Work, learn and earn

Scottish Apprenticeship Week began with the aim of highlighting the benefits apprenticeships bring to business, individuals and the Scottish economy.

Six years later, it has become the catalyst for many employers to consider recruiting Modern Apprentices and for many young people to contemplate work-based learning as they start their careers.

Skills Development Scotland

Organised by Skills Development Scotland (SDS), this week showcased the commitment of businesses that have decided to invest in their skills of their workforce and the success of
apprentices who have chosen to get a job, get paid and get qualified.

SDS’s head of operations north-east Gordon MacDougall said: “We know from our apprentice employer survey that 75% of firms said apprentices improved their productivity and 72% said morale was improved by employing apprentices.

“Modern Apprenticeships help companies grow their own talent, combining apprentices’ energy and enthusiasm with the knowledge and expertise of experienced colleagues to invest in the future.”

Gordon highlighted the strong partnership working which led to a number of Scottish Apprenticeship Week events across the north-east.

“These events included Aberdeen Asset Management’s open evening at the North East College Scotland and a CITB event for pupils from Wick and Thurso high schools in North Highland College. Pupils were able to get hands-on experience of construction trades and speak to apprentices,” he said.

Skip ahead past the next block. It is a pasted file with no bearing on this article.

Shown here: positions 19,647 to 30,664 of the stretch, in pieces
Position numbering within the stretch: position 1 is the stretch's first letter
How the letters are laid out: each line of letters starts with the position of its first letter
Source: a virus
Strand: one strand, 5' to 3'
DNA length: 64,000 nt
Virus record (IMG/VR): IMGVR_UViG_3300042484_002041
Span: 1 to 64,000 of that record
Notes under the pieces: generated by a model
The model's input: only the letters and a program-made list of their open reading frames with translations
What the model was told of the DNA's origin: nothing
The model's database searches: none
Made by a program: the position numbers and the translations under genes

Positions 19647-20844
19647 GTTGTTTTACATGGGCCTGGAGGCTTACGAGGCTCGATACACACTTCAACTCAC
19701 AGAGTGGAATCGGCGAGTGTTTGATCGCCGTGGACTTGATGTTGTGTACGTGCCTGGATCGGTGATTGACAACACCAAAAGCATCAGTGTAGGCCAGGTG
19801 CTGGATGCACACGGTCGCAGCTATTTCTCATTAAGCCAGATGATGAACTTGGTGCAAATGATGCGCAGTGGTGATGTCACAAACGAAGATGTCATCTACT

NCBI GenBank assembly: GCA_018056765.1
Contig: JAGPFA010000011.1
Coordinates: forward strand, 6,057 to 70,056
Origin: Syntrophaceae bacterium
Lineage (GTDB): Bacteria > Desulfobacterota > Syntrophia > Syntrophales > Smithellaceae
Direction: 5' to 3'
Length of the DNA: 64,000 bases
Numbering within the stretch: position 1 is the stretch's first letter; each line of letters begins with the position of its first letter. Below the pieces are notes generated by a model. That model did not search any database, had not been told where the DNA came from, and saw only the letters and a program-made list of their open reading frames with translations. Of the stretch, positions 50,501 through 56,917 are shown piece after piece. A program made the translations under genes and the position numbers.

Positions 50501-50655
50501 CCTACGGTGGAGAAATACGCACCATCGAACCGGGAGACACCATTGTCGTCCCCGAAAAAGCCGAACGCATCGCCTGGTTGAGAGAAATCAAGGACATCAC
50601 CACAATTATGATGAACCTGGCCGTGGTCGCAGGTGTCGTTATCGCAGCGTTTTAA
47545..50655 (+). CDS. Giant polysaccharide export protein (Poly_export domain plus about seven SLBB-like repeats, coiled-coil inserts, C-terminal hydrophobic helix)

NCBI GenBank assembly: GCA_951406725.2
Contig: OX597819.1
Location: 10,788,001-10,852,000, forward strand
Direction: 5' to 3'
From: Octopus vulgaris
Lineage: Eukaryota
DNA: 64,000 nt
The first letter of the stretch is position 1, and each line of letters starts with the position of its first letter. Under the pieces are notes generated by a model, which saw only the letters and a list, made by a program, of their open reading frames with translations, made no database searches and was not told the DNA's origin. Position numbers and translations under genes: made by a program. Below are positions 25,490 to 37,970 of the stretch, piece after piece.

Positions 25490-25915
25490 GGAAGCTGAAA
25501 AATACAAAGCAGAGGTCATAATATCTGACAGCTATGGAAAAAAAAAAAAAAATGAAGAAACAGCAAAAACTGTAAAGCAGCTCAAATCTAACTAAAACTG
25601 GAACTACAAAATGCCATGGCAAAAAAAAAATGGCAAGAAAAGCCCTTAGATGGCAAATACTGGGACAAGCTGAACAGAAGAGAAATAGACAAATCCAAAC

At the SCDI’s Skills Summit in Dundee on Monday Cabinet Secretary for Fair Work, Skills and Training Roseanna Cunningham set a target of 26,000 Modern Apprenticeships in Scotland next year.

The Scottish Government is targeting an increase from 25,000 starts each year to 30,000 by 2020. Part of that commitment is an ambition to increase access to Modern Apprenticeships.

Last December SDS launched its five-year Equalities Action Plan. It sets out action SDS and partner organisations will take to address the low numbers of young people from ethnic minority groups, young disabled people and care leavers entering Modern Apprenticeships.

The plan will also tackle apprenticeship areas where there are gender imbalances, such as females in science, technology, engineering and maths (STEM) related apprenticeships.

“Opening up a career path to young people through a Modern Apprenticeship can be life-changing,” added Gordon.

“Businesses can also benefit from young women and men who want to work, learn and earn through apprenticeships. We hope employers will do their part in providing opportunities, and they will receive support from SDS to do this. In return, they will get motivated young people with new ideas to help their business grow and prosper.”

Find out more at


Back to listing